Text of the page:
Kampala, Uganda | THE INDEPENDENT | The risk of COVID-19 infection from breastfeeding is negligible and has never been documented, the World Health Organization (WHO) has said in a call for greater support for the practice even as the world is facing the worst pandemic of all time.
Dr Laurence Grummer-Strawn, head of the World Health Organization’s Food and Nutrition Action in Health Systems unit said that the agency has not documented any indicator around the world to show that COVID-19 can be transmitted through breast milk.
“WHO has been very clear in its recommendations to say absolutely breastfeeding should continue,” Dr Grummer-Strawn said, adding that exclusive breastfeeding has many benefits for the infant and the mother which far outweigh any risk from the new coronavirus pandemic.
These advantages include the fact that breast milk – including milk which is expressed – provides lifesaving antibodies that protect babies against many childhood illnesses. This is only one of the reasons why new mothers should initiate skin-to-skin contact and room-in with their babies quickly as the risks of transmission of the COVID-19 virus from a COVID-positive mother to her baby seem to be extremely low.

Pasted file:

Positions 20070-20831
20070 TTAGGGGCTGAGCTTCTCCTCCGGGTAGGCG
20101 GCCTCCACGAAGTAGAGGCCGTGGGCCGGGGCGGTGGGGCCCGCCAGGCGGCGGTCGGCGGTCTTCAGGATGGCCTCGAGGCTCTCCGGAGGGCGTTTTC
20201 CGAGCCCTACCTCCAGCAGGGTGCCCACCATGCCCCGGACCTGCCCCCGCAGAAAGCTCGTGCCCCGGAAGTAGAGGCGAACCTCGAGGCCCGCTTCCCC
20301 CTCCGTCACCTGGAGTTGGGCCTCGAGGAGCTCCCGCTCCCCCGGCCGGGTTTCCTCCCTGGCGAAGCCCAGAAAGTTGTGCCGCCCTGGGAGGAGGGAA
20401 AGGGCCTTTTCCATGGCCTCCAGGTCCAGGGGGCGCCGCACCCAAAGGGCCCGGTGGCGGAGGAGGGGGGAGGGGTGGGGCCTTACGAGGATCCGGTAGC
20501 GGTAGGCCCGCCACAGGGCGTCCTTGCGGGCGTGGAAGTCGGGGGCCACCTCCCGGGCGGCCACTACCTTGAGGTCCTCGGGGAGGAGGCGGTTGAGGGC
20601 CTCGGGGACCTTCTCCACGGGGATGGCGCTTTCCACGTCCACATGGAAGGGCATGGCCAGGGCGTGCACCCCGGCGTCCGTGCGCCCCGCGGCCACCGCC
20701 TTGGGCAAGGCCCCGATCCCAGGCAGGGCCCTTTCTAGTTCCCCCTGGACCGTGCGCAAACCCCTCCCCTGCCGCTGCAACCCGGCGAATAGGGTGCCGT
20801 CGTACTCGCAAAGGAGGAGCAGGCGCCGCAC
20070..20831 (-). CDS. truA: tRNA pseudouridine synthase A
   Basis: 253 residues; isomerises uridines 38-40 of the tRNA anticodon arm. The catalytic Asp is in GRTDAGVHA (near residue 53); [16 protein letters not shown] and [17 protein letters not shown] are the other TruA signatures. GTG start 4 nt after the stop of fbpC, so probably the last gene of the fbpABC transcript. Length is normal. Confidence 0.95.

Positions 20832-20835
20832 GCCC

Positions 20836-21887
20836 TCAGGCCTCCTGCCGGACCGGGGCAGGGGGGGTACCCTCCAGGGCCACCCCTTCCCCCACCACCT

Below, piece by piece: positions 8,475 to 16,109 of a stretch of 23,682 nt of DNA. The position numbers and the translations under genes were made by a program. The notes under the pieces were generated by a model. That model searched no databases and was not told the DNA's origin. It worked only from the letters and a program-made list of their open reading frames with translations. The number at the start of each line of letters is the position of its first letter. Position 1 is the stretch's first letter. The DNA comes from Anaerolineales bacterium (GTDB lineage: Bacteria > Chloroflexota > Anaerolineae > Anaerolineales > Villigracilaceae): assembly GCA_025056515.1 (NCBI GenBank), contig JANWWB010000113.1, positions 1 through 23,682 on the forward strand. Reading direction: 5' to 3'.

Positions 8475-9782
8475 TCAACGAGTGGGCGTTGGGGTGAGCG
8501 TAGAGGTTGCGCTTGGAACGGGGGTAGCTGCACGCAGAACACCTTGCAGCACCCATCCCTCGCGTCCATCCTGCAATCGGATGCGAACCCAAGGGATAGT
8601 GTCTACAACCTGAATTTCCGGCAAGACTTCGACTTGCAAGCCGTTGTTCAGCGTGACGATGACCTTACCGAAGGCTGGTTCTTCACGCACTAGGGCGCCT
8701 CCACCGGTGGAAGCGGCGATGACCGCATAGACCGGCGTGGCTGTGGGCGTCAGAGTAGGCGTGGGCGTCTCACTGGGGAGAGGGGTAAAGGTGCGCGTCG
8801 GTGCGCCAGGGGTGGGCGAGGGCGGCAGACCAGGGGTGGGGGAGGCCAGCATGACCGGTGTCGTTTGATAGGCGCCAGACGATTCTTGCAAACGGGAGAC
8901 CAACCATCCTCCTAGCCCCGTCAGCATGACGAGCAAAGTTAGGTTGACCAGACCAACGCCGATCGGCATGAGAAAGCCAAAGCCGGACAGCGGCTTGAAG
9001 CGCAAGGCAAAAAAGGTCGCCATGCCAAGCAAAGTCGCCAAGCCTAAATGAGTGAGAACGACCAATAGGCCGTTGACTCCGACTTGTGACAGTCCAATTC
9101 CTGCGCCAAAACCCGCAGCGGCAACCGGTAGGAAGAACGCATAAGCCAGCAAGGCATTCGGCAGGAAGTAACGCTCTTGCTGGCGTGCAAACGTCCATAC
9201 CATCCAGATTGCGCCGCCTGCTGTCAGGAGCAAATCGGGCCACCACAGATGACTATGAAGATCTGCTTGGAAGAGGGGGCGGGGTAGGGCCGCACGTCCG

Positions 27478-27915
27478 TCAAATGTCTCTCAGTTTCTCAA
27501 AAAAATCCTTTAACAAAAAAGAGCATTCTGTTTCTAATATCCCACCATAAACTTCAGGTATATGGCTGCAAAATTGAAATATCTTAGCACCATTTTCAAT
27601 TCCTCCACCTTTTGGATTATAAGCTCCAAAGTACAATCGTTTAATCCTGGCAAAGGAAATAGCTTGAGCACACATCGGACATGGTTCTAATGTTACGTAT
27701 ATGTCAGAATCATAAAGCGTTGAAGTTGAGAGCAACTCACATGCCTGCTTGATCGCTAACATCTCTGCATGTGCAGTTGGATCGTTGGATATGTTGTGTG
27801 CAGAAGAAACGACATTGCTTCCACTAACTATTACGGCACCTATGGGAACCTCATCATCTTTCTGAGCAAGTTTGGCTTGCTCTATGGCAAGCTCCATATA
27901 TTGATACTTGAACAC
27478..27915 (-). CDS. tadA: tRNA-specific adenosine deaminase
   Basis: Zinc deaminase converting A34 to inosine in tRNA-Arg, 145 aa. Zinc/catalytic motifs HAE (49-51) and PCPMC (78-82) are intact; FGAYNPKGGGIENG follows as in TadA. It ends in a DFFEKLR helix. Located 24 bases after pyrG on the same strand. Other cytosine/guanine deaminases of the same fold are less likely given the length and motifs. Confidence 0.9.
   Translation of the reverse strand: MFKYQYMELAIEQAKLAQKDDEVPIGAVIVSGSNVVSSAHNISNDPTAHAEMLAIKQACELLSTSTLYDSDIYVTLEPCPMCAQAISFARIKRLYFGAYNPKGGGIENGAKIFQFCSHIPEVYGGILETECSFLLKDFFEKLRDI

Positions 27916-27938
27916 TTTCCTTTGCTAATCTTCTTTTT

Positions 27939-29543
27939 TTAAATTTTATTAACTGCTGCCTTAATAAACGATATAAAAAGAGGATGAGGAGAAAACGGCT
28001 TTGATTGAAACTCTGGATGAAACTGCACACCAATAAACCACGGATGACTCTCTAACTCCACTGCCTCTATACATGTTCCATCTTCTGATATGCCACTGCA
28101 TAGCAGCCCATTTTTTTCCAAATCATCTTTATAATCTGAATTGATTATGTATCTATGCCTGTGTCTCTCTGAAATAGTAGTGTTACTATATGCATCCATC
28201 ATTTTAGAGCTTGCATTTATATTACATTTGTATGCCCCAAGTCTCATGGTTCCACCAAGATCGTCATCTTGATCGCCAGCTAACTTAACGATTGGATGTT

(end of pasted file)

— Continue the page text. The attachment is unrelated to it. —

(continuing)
A number of mothers who have given birth from isolation and quarantine centres across Uganda were equally allowed to breastfeed after their babies tested negative for coronavirus disease.
Having tested the breast milk of many mothers around the world in a variety of studies, the WHO official explained that although a few samples had contained the virus when they followed up to see whether the virus was actually viable and could be infective, they could not find any actual infective virus”.
WHO together with the UN Children’s Fund (UNICEF) and the International Baby Food Action Network (IBFAN) have united in their call to governments to protect and promote women’s access to skilled breastfeeding counselling for World Breastfeeding Week 2020 which runs from August 1-7, every year.
They recommend that babies be fed on nothing but breast milk for their first six months after which they should continue breastfeeding – as well as eating other nutritious and safe foods – until at least two years old.
“Breastfeeding provides benefits during the time of infantry and those that are most recognized are protection against diarrhoea, which is one of the top causes of mortality in low-income countries, protection against respiratory infections, against obesity – childhood obesity later on – as children get older and protection against leukaemia,” the agencies said. Breastfeeding also protects the mother against breast cancer, ovarian cancer, and Type 2 diabetes.